Haley Heynderickx: I Need to Start a Garden | Album Review

Haley Heynderickx’ debut LP is a masterclass in songwriting where the small things are treated with the respect that they are what compose the big things.


I Need to Start a Garden, the full-length debut from singer-songwriter Haley Heynderickx, is a brief 30-minute stroll, but every second is imbued with a deeply moving sense of self and soul. Heynderickx’ songwriting is evocative and incisive, a constant element of psychedelia pulsing just below the surface.


Listen to album highlight “The Bug Collector” and you’ll know what I mean. Heynderickx sings about collecting a series of bugs that are proving distressing to a companion. The song begins with, “And there’s a centipede naked in your bedroom / Oh and you swear to God the fucker’s out to get you”.


The face of the song is bizarre, Wonderland-like, but the core of the song is that of a love song. More specifically, it’s a song about sacrificial love in the face of illness, or delusion, anxiety, or strife. The song ends with, “Oh and I digress, ’cause I must make you the perfect morning / And I try my best to prove that nothing’s out to get you.” The grace and intimacy conveyed through her voice is really, truly heartbreaking.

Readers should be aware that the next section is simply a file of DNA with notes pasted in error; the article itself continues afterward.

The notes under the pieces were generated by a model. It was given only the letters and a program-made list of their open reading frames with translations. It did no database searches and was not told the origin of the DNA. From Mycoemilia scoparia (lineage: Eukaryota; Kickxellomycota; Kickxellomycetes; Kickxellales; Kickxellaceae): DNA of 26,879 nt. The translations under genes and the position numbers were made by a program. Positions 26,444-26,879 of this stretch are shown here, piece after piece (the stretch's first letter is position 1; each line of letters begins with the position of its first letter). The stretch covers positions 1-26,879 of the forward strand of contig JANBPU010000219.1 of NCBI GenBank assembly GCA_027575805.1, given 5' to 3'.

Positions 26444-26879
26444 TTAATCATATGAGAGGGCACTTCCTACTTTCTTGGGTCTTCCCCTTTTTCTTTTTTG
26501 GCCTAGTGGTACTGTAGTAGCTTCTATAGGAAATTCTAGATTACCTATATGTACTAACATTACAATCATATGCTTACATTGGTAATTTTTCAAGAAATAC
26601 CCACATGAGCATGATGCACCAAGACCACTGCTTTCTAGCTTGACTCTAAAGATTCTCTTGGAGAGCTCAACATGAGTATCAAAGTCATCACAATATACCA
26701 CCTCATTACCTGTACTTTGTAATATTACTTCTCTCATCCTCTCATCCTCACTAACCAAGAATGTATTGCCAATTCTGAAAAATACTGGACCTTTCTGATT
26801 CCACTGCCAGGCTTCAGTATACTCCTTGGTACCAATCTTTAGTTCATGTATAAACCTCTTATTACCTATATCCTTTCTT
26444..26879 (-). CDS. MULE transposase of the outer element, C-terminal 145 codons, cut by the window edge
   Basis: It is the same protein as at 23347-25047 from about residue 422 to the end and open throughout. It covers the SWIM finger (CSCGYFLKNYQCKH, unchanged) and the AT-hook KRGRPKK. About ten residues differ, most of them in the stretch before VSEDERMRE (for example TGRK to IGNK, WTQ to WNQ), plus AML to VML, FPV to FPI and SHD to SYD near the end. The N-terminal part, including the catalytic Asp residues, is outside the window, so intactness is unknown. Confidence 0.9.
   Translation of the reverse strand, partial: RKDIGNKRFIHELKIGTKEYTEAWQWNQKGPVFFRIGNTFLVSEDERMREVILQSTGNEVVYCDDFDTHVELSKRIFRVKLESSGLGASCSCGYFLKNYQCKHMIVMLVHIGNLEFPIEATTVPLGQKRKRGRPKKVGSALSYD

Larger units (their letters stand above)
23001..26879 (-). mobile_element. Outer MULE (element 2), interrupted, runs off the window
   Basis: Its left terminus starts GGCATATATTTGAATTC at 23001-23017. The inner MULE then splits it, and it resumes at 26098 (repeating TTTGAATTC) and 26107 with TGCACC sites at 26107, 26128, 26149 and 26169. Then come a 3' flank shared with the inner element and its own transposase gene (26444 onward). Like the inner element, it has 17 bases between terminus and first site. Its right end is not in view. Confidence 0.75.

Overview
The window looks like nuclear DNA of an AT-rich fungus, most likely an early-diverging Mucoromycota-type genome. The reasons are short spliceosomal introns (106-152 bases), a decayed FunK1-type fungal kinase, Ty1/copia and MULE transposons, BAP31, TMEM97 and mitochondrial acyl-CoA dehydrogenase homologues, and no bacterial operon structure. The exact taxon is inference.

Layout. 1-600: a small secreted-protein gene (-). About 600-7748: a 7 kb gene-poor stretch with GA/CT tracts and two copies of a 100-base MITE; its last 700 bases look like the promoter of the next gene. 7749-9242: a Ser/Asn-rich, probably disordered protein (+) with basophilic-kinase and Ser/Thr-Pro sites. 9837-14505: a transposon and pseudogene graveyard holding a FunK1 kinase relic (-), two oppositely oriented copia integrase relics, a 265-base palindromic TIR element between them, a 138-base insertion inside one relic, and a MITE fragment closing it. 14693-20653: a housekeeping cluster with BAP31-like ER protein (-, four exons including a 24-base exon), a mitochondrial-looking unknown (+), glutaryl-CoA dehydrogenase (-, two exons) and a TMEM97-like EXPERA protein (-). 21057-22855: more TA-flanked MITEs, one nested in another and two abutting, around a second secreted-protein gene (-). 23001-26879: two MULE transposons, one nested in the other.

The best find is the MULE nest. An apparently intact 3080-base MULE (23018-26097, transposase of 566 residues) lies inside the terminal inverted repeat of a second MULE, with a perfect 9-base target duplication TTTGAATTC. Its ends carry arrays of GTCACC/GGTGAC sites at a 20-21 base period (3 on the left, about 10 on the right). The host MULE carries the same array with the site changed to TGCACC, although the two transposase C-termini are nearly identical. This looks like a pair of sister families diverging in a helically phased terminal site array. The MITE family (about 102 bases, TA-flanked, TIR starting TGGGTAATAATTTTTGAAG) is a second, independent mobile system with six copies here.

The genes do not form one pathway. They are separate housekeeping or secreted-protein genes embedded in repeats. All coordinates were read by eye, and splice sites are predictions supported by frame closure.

Heynderickx’ voice has a natural kind of warble – think Angel Olsen – and she sounds just as emotive when singing softly on “The Bug Collector” as she does wailing on “Worth It”. And while that voice is almost exclusively accompanied by acoustic guitar, although occasionally by piano and horn, the guitar work is varied and emotive, too.


On the instantly iconic “Untitled God Song”, Heynderickx’ opens with a basic set of folksy chords, but after a few runs through the main chords, she sneaks in a dark country-tinged riff. The space between chorus and verse is filled with a 90s alt-grunge line, like something Speedy Ortiz would run on Major Arcana. It ends with a burst of western-inspired horns, inspiring thoughts of a sunrise across the desert. That those divergent sonics meld beautifully in a song about the different forms God can take feels significant.


Above all else, I Need to Start a Garden is a highlight reel of bold, self-assured songwriting from an artist with an incredible ability to tie the small to the grand. On album closer “Drinking Song”, Heynderickx starts consecutive verses with, “And there’s a light at the end of a dock,” and “And there’s a light at the end where I smoke”. Garden is all about the variations of things – the bugs, the lights, the Gods. Heynderickx makes epics of the minute, and I Need to Start a Garden is nothing if not epic.


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